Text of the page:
Amendments to the Trade Promotion Authority law

The Act makes several modifications to the TPA law enacted in June 2015, including new US trade negotiating objectives and a waiver process permitting the TPA law to apply to trade agreements with countries that allegedly do not provide sufficient protections against human trafficking. These changes will take effect as if they were included in the enactment of the TPA law, meaning that they will apply to agreements entered into (i.e., signed) by the President while the TPA law is in force. Although trade negotiating objectives are not binding on US trade negotiators, they are generally followed.

Negotiating objectives on immigration, climate change, and fisheries

Section 914 amends the TPA law by establishing two new trade negotiating objectives for US trade agreements with foreign countries: (i) to ensure that trade agreements do not require changes to the immigration laws of the United States or obligate the United States to grant access or expand access to visas; and (ii) to ensure that trade agreements do not establish obligations for the United States regarding greenhouse gas emissions measures, including obligations that require changes to United States laws or regulations. These objectives largely codify existing US practice, however, because the United States has avoided taking on commitments in these politically-sensitive areas in recent FTAs.

Section 914 further amends the TPA law by establishing new principal US negotiating objectives regarding fisheries: (i) to obtain competitive opportunities for United States exports of fish, seafood, and shellfish products in foreign markets, including by reducing or eliminating tariff and nontariff barriers; (ii) to eliminate fisheries subsidies that distort trade; (iii) to pursue transparency in fisheries subsidies programs; and (iii) to address illegal, unreported, and unregulated fishing. The recently-signed Trans-Pacific Partnership (TPP) appears to reflect these objectives, as it includes both transparency measures and commitments to eliminate certain fisheries subsidies. 

Waiver process for "Tier 3" countries

Section 914 permits the TPA law to apply, under certain circumstances, to US FTAs with "Tier 3" countries (i.e., countries whose governments, according to the US State Department's annual Trafficking in Persons (TIP) Report, do not comply with certain "minimum standards" that pertain to the elimination of human trafficking). Though the exception could be used to facilitate congressional consideration of future US trade agreements with Tier 3 countries, invoking the inception would likely be politically contentious in the United States.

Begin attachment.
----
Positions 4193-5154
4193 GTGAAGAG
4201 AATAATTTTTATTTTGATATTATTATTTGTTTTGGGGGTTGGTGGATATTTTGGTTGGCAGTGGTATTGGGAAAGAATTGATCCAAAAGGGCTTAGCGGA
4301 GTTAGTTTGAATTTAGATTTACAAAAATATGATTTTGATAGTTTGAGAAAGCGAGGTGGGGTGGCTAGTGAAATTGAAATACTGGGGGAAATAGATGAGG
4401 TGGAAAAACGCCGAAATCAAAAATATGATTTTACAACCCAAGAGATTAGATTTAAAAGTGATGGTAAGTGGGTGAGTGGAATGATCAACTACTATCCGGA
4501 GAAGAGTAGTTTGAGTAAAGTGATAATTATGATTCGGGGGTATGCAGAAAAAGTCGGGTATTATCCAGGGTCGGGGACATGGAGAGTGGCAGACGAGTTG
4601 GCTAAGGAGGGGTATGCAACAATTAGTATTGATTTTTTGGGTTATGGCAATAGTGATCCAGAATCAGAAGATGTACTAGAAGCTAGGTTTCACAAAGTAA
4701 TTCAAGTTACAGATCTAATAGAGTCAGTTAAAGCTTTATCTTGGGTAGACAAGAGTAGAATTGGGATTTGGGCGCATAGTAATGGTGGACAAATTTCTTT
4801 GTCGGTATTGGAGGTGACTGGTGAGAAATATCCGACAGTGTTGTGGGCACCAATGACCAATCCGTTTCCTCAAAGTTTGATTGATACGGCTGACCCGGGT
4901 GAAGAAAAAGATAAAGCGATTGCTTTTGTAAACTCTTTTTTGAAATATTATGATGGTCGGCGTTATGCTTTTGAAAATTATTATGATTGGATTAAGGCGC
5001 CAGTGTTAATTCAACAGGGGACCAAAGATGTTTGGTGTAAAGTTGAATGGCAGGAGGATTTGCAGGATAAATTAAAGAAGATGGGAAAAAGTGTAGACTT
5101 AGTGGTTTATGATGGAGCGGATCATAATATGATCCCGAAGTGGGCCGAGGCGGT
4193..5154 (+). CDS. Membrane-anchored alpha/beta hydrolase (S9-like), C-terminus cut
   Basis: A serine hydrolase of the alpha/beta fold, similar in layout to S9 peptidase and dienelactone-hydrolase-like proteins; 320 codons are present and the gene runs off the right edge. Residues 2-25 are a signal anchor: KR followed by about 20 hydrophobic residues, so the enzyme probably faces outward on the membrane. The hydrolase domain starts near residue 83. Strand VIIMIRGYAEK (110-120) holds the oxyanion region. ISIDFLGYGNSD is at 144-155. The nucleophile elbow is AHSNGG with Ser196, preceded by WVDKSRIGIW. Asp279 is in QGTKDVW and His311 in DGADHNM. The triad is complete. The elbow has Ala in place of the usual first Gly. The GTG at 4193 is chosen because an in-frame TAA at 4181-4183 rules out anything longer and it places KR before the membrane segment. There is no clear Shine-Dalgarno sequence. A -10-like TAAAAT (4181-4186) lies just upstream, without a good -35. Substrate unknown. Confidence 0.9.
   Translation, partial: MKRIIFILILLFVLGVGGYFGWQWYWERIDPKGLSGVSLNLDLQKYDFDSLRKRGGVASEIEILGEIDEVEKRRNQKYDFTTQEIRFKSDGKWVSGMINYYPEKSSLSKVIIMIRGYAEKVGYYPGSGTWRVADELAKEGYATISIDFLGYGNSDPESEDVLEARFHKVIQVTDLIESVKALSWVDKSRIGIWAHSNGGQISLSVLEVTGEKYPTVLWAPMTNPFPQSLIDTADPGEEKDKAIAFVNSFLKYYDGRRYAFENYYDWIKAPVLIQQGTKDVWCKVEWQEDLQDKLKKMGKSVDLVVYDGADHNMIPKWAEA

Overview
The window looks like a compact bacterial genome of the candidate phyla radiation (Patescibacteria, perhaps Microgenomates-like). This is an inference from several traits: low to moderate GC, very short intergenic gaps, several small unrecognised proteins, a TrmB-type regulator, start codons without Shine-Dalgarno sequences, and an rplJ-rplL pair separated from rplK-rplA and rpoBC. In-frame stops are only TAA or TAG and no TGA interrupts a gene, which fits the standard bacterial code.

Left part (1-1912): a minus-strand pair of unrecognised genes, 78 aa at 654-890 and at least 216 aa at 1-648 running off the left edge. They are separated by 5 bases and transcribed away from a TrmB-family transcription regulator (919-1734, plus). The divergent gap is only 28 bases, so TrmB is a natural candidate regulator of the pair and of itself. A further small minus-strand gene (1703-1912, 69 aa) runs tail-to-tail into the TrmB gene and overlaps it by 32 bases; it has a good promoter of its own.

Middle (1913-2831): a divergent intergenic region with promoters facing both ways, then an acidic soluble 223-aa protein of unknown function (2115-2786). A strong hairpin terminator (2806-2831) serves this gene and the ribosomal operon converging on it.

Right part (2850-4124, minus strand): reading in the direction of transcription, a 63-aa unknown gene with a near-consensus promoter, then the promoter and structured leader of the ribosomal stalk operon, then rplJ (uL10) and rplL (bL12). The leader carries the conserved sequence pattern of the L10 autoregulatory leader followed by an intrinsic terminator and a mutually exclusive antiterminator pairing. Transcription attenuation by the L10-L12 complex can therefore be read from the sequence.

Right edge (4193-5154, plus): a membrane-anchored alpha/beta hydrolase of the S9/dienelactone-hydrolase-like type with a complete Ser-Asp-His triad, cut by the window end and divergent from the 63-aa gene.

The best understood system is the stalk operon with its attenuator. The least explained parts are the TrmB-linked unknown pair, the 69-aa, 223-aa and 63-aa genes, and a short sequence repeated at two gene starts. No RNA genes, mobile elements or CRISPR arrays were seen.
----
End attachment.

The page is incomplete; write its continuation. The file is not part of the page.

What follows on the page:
The TPA law provides that legislation to implement trade agreements between the United States and Tier 3 countries shall be ineligible for the expedited (i.e., "fast-track") legislative procedures established by TPA, thus diminishing (i) any such trade agreement's likelihood of being approved by Congress; and (ii) a Tier 3 country's willingness to sign a trade agreement with the United States.[9] Section 914 amends this provision of the TPA law by providing that trade agreements with Tier 3 countries shall be eligible for fast-track consideration if the President submits a letter to the appropriate congressional committees stating that the Tier 3 country "has taken concrete actions to implement the principal recommendations with respect to that country" in the State Department's most recent TIP report. The letter must be accompanied by supporting documentation providing "credible evidence of each such concrete action, including copies of relevant laws or regulations adopted or modified, and any enforcement actions taken[.]" Though this exception to the general prohibition would allow FTAs with Tier 3 countries to be considered under TPA procedures, invoking the exception would be politically contentious and would invite congressional and public scrutiny of the Tier 3 country's laws, policies, and enforcement actions.

Section 914 also requires the President to justify the removal of any country from the Tier 3 list by providing supporting documentation to Congress. Such documentation must include "a detailed description of the credible evidence supporting the change in listing of the country, accompanied by copies of documents providing such evidence[.]" This reporting requirement could make it more burdensome to justify changes in the TIP report's designation of potential FTA partners.